The Sunday Times has apologised to Finance Minister Pravin Gordhan for inaccurately and unfairly reporting that he accused it of "clearly creating mischief", and that he "admitted" that the revisions to his original belt-tightening rules to curb public spending by officials could severely have weakened their impact - both of which could possibly have caused him some serious, unnecessary harm.
The report, written by Stephan Hofstatter and Pearlie Joubert, and headlined "Gordhan dilutes booze embargo" (22 December 2013), also reported that Gordhan had "watered down his ban on using taxpayers' money to fund booze-fuelled government parties amid claims that he buckled under political pressure".
Gordhan's office lodged a complaint with the Press Ombudsman, Johan Retief, who said that the minister never stated that the newspaper created mischief; instead, he accused its source of doing that.
Retief said: "But more needs to be said as the matter is more complicated: This 'criticism' of the newspaper (of creating mischief) left a gap that could easily be misconstrued as an attack on the press, something that neither the media nor the government can afford. Therefore, not only was the statement inaccurate and unfair, it also had the potential to cause Gordhan some serious, unnecessary harm.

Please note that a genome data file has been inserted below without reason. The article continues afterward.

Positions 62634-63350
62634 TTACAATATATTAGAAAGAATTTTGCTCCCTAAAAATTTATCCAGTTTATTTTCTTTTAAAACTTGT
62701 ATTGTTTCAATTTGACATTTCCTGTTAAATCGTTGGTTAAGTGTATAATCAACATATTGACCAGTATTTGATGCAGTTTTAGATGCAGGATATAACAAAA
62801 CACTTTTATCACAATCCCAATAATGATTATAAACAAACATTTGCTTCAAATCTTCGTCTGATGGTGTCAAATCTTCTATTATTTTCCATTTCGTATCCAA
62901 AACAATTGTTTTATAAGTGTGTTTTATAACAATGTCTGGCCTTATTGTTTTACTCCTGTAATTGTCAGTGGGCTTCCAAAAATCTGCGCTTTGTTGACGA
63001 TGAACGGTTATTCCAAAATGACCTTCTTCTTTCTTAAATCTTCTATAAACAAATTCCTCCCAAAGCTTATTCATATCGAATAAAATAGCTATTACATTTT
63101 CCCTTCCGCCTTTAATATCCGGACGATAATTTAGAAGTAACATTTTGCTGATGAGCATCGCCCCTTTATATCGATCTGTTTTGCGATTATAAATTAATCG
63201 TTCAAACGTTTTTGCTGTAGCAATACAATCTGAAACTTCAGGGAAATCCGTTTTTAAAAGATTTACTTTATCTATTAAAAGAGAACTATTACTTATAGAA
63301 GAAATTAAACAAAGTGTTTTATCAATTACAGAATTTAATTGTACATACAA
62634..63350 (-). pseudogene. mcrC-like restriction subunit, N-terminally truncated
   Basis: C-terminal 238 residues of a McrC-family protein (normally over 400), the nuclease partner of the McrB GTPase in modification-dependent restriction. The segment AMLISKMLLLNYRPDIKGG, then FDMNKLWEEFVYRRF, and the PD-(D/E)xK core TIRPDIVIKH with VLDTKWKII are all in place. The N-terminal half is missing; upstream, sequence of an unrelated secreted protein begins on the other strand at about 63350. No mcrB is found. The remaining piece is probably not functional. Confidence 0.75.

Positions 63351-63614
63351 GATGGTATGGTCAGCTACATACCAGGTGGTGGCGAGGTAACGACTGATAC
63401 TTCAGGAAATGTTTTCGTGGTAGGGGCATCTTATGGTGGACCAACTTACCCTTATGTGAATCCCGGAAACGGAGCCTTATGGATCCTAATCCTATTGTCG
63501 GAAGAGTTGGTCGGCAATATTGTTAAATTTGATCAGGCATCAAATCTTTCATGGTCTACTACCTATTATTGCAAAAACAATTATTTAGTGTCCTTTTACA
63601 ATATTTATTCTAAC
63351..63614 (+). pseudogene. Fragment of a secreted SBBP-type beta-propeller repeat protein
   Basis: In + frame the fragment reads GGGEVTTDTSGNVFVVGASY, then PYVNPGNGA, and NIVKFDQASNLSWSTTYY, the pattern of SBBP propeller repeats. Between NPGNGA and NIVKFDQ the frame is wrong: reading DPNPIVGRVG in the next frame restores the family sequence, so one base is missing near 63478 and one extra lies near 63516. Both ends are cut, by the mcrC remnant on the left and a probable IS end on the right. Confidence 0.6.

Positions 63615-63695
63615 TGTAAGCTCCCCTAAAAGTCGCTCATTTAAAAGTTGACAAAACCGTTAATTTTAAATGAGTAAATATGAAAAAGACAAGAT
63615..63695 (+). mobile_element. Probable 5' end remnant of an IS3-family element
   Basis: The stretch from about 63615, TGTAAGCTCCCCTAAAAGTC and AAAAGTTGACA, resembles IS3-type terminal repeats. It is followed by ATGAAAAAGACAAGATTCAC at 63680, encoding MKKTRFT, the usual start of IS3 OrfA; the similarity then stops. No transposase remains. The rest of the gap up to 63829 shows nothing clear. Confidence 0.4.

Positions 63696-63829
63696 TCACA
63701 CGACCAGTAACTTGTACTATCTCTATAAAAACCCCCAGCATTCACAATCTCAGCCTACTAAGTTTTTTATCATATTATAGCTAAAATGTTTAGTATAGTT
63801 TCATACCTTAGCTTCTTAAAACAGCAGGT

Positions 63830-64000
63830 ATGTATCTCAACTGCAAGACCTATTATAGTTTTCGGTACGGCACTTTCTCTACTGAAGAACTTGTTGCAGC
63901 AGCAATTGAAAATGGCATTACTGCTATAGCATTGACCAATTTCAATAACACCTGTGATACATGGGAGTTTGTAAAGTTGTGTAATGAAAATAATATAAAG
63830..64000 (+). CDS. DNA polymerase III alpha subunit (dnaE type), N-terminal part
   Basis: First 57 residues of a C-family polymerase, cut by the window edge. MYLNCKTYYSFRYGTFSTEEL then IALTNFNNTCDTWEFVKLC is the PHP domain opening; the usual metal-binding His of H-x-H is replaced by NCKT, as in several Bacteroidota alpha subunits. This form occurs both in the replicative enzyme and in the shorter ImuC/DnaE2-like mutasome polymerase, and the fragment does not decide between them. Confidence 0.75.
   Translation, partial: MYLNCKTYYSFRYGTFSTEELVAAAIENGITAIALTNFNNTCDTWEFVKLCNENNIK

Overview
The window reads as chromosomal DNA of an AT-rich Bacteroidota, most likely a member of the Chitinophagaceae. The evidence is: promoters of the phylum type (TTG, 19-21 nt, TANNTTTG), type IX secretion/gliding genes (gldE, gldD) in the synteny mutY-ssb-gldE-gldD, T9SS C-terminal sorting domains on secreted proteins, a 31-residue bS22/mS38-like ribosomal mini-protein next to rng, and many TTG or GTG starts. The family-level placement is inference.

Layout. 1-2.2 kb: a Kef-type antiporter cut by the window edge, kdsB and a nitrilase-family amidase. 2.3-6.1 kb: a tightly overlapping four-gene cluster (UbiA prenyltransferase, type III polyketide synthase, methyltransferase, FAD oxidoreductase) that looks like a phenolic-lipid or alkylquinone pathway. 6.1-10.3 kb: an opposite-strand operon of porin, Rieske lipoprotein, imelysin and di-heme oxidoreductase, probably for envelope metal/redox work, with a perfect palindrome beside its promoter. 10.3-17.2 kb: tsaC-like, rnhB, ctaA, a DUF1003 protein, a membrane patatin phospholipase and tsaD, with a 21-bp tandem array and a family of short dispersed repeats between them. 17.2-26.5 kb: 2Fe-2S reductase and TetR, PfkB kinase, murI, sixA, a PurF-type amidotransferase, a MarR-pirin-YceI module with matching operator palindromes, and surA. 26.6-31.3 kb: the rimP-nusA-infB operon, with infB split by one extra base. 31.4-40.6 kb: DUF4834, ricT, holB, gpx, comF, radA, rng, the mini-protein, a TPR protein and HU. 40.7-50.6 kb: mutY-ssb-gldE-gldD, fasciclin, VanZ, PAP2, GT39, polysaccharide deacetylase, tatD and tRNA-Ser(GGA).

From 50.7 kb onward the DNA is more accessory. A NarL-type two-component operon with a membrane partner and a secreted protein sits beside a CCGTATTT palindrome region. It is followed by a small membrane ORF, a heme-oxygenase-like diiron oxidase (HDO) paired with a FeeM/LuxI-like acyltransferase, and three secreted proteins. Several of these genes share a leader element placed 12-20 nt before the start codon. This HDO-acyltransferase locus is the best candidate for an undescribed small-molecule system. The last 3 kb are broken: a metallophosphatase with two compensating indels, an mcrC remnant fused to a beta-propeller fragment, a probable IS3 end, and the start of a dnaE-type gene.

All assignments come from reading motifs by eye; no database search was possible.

"Words have meanings, and the press (of all institutions) should choose its words with care."
This also applied to the statement that Gordhan "admitted" that his revisions of his original belttightening rules could severely have weakened their impact.
However, Retief dismissed the complaint that the report inaccurately stated that Gordhan had buckled under political pressure and ruled that the Sunday Times was justified in reporting the views of its sources.
The ombudsman also dismissed the complaint about the statement that Gordhan's department had "quietly published" the revisions, and about insinuations of "boozefuelled government parties" that appeared in the article.
Source: Sunday Times, via I-Net Bridge